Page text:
Health & Science

Most Texas abusers reoffend after legal warning or protective order, new report says

Texas Council on Family Violence’s high-risk domestic violence teams connect victims who are most at risk with local law enforcement and advocates.


FILE – In this Aug. 18, 2010, file photo, a victim of domestic violence, who calls herself, “Sierra” sits at a safe house in Nevada County, Calif.

In 70% of cases, Texas domestic violence offenders abuse their victims again, even after a warning from authorities or after a protective order was issued, according to a new report from the Texas Council on Family Violence.

In the past couple of years, the nonprofit has established high-risk domestic violence teams in 13 Texas counties — including Harris County — to coordinate with local law enforcement and advocacy groups to support victims of domestic abuse, with a strong focus on violent cases.

The group’s 2020 report, which gathered data from teams in 10 counties, found that:

  • victims and offenders in reported domestic violence cases ranged from 14 to 73-years old
  • most high-risk domestic violence incidents occurred in relationships less than one-year old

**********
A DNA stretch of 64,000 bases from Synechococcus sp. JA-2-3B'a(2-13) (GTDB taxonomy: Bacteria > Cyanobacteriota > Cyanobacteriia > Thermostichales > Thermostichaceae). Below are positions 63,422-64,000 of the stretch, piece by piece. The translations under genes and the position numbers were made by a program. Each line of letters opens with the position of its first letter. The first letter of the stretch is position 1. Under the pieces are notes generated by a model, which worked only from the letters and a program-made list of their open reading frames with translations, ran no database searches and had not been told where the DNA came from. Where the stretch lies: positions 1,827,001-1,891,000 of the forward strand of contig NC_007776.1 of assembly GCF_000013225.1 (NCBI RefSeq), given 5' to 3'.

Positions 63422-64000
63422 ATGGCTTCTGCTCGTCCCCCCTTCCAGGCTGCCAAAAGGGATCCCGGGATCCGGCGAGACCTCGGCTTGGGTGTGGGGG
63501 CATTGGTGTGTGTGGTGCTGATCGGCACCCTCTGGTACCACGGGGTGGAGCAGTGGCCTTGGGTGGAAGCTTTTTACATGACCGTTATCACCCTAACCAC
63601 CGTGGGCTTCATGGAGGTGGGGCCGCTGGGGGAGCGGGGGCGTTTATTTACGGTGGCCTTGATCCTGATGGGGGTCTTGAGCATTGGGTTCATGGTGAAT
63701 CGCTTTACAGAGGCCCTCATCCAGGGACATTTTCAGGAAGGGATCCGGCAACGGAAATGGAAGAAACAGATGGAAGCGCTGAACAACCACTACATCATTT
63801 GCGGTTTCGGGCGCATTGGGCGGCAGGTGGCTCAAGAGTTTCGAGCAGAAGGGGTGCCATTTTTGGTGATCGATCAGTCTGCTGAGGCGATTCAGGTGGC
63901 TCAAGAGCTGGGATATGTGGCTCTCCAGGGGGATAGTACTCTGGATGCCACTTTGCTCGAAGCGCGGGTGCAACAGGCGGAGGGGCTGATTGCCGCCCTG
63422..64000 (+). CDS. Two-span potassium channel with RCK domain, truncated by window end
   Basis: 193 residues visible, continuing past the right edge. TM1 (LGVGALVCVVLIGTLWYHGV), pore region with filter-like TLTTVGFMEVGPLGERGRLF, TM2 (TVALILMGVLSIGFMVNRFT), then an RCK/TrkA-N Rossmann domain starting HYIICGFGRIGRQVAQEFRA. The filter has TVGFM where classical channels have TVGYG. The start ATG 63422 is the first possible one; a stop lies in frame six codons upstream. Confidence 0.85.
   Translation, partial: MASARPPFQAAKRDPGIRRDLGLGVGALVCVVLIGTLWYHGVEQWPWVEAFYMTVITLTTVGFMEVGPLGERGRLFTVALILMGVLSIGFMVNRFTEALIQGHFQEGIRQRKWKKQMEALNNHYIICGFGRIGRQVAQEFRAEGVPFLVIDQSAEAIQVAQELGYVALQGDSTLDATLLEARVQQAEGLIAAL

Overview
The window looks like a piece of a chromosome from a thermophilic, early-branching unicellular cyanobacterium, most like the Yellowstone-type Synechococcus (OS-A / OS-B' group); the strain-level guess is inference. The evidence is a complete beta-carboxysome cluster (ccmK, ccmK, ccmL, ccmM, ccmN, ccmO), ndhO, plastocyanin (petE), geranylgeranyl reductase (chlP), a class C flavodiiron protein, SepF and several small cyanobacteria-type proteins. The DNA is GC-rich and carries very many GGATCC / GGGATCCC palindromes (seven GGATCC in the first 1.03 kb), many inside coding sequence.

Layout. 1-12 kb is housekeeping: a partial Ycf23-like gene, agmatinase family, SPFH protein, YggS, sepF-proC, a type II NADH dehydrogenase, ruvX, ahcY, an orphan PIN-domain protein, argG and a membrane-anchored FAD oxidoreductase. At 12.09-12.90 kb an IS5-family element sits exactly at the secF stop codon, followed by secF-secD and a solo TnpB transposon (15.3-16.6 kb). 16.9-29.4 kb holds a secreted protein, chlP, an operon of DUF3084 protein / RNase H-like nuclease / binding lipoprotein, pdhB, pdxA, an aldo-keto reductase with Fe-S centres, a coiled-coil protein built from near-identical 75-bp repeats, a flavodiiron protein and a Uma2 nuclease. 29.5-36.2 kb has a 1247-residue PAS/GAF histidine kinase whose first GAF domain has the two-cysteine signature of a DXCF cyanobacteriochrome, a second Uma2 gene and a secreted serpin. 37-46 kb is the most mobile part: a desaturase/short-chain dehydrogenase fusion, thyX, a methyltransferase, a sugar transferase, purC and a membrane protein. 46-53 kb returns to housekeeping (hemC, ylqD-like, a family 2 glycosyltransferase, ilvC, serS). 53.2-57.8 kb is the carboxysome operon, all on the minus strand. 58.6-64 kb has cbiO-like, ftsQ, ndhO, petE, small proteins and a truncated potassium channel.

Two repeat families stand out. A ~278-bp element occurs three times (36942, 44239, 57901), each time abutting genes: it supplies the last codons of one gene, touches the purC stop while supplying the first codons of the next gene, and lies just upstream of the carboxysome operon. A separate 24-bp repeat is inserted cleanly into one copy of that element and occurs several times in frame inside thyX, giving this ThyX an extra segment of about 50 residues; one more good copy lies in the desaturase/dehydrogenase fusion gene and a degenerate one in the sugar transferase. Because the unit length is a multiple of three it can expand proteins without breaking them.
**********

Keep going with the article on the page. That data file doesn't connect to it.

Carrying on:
• assault causing bodily injury and strangulation were the most common types of violence used against victims
  • abusive partners had access to a firearm in 46% of cases

In Harris County, the high-risk domestic violence team consists of the Houston Police Department, Harris County Sheriff's Office, District Attorney's Office and local advocacy groups. A coordinator works with the team to connect them with victims of domestic violence.

The team functions as a one-stop shop to protect and guide the victim, said David Scott, the team’s policy coordinator.

"We don't have to have our victim in the center of this, contacting multiple agencies," he said. "They all come to her through one person who is able to answer all those questions and if they don't have the answers, she's able to pick up the phone or email or text the right person to get it."

According to Scott, the goal is to bring high-risk domestic violence teams to as many Texas communities as possible.

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